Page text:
The End of the Beginning: Our Final Day at Bootcamp


Joe and Juan in their pimp press hats

While students crammed for the final exam of the summer, Joe and Juan strolled into the last day of Bootcamp with their signature “press” fedoras. Their genuine look of badass radiated through the SOC, reminding us of the good old days of journalism. Today marked the end of the beginning of our masters in journalism!

The scene inside was one of anticipation, excitement, and hunger for the upcoming BBQ at Professor Olmsted’s house later that day. Started to feel bummed about the end of something great, but even more excited about the beginning of the fall semester.

The print students will be taking Online News Production, Seminar in Public Affairs, and Reporting on Public Affairs. I also am lucky to have Foreign Correspondence taught by professor Bill Gentile. Professor Gentile is a pioneer in backpack journalism and has produced documentaries from around the world. I’m hoping he will be able give me an insider’s perspective on reporting global affairs. I hope to learn about shooting foreign affairs even though the class is technically a print course.

Jan Schaffer of J-Lab

Jan Schaffer of J-Lab

But for today, the class heard from Jan Schaffer of J-Lab, an organization dedicated to providing grants and research for journalism ventures.

Our main goal is to use media to engage citizens, she said. The site features six different purposes, including:

1) The Knight-Batten Awards

2) Spotlighting news games

3) Funding citimedia startups

4) Find women-led entrepreneurial news startups

5) Building e-learning portals and training

6) Research, research research (that’s where the graduate assistants come in handy)

The company also runs five major Web sites that provide free, useful tutorials for journalists, including:


2) J-New

3) (my favorite new go-to journalism site)


Thalia Assurias

Thalia Assurias

We finished up the day with a few words from Thalia Assurias, a former CBS and CBC correspondent. She commented on the current news environment, and how the “dog days of summer” don’t exist anymore. I noticed that as well when interning this summer. Most producers and reporters will tell you that the summer months are slow. But this summer, we saw the Iranian protests, the swearing in of Judge Sotomayor, multiple plane crashes, and Michael Jackson’s death. Clearly, this summer was anything but boring. Assurias says August is supposed to be the quietist month, but the newsroom has been bustling with activity as in previous months. She says always be prepared to drop what you’re doing for a breaking story.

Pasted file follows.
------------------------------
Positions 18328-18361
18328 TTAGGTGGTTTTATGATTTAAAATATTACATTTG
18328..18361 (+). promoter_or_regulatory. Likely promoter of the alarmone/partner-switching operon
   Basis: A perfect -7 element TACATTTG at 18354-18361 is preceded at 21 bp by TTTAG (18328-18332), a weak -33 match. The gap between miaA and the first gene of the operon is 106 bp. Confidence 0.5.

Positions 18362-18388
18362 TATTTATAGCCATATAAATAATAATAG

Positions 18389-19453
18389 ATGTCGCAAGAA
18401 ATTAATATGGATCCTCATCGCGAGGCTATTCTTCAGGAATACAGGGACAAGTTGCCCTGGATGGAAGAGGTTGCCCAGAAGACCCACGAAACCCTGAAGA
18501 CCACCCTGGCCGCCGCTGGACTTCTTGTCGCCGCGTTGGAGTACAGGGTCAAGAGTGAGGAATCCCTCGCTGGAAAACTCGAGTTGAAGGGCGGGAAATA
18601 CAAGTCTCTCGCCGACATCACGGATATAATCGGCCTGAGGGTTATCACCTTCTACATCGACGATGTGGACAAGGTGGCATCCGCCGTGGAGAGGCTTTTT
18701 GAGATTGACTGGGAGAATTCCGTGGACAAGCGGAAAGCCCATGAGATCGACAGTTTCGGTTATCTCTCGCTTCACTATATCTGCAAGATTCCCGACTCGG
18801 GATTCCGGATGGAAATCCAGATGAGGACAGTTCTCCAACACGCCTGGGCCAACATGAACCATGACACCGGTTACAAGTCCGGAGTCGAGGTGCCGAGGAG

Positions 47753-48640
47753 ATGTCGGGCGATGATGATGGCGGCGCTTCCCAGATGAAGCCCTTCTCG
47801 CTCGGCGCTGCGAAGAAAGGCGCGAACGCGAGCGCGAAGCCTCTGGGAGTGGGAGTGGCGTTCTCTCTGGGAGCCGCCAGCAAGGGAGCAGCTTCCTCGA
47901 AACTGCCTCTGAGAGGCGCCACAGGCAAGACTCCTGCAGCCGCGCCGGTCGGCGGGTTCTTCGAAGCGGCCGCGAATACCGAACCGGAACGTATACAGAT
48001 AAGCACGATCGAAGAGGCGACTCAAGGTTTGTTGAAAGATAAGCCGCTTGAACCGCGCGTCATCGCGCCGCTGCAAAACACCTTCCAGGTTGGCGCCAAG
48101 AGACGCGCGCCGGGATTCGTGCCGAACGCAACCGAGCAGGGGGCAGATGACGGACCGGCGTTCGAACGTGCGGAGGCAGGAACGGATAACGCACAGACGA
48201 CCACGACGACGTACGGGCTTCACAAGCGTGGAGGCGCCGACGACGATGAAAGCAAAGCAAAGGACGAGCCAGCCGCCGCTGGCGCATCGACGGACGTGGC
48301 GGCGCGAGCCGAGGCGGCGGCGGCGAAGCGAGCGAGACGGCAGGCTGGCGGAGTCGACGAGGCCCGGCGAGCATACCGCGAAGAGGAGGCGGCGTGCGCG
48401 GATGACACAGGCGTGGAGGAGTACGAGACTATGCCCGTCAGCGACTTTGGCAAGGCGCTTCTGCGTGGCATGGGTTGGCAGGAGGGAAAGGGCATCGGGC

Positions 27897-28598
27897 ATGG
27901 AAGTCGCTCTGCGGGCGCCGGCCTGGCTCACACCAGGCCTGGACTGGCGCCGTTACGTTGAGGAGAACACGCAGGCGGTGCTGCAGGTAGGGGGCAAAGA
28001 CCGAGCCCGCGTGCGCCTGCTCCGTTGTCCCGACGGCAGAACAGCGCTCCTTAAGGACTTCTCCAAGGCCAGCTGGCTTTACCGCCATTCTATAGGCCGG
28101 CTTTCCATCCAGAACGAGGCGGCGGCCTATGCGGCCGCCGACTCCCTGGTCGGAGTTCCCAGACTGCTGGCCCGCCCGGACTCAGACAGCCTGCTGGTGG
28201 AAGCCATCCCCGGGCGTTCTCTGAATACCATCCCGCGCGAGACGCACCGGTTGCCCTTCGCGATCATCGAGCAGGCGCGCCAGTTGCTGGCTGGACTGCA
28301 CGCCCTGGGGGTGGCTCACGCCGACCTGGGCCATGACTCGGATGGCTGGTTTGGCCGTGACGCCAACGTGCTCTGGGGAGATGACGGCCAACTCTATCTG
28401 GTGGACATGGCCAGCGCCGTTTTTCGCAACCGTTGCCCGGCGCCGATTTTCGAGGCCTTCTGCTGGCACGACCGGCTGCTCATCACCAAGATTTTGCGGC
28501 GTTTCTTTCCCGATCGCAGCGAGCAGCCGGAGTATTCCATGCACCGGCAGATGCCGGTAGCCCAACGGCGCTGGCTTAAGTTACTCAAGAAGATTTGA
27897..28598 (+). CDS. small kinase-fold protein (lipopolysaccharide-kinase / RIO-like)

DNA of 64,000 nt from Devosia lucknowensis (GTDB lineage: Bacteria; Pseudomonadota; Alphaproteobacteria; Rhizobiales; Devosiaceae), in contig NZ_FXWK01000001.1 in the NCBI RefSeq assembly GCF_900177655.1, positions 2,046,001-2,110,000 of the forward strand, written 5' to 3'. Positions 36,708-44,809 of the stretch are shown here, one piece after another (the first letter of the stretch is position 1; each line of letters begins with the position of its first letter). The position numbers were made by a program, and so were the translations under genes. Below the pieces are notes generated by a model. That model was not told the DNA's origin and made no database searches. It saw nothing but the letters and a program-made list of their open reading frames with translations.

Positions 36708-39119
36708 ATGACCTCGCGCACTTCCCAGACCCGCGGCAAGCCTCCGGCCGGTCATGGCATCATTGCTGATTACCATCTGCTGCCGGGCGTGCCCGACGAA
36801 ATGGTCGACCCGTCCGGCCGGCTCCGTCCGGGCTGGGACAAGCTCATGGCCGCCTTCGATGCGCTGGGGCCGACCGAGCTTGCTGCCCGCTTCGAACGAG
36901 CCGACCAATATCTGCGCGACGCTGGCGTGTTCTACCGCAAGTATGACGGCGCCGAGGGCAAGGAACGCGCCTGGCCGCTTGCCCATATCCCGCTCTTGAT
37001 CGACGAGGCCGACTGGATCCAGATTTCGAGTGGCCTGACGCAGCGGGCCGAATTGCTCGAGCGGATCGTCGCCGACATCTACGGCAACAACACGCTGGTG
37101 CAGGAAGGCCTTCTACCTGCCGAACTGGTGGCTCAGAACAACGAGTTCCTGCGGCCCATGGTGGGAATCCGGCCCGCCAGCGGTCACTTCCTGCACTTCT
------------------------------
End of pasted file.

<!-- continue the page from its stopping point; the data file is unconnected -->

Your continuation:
The job, she says, truly is sink or swim. She admits she fears failure when trying to create a story on deadline. For instance, she notes a time where she had to do an entire story on where the Real World DC was filmed. Not only was the story one that lacked substance (although people would watch it), but nobody would give out the informaiton. Luckily, the package was cancelled.

As for the future, she says network TV news can no longer be JUST TV or one type of medium. No matter what the medium, she says the American people will never stop wanting to get news and information.


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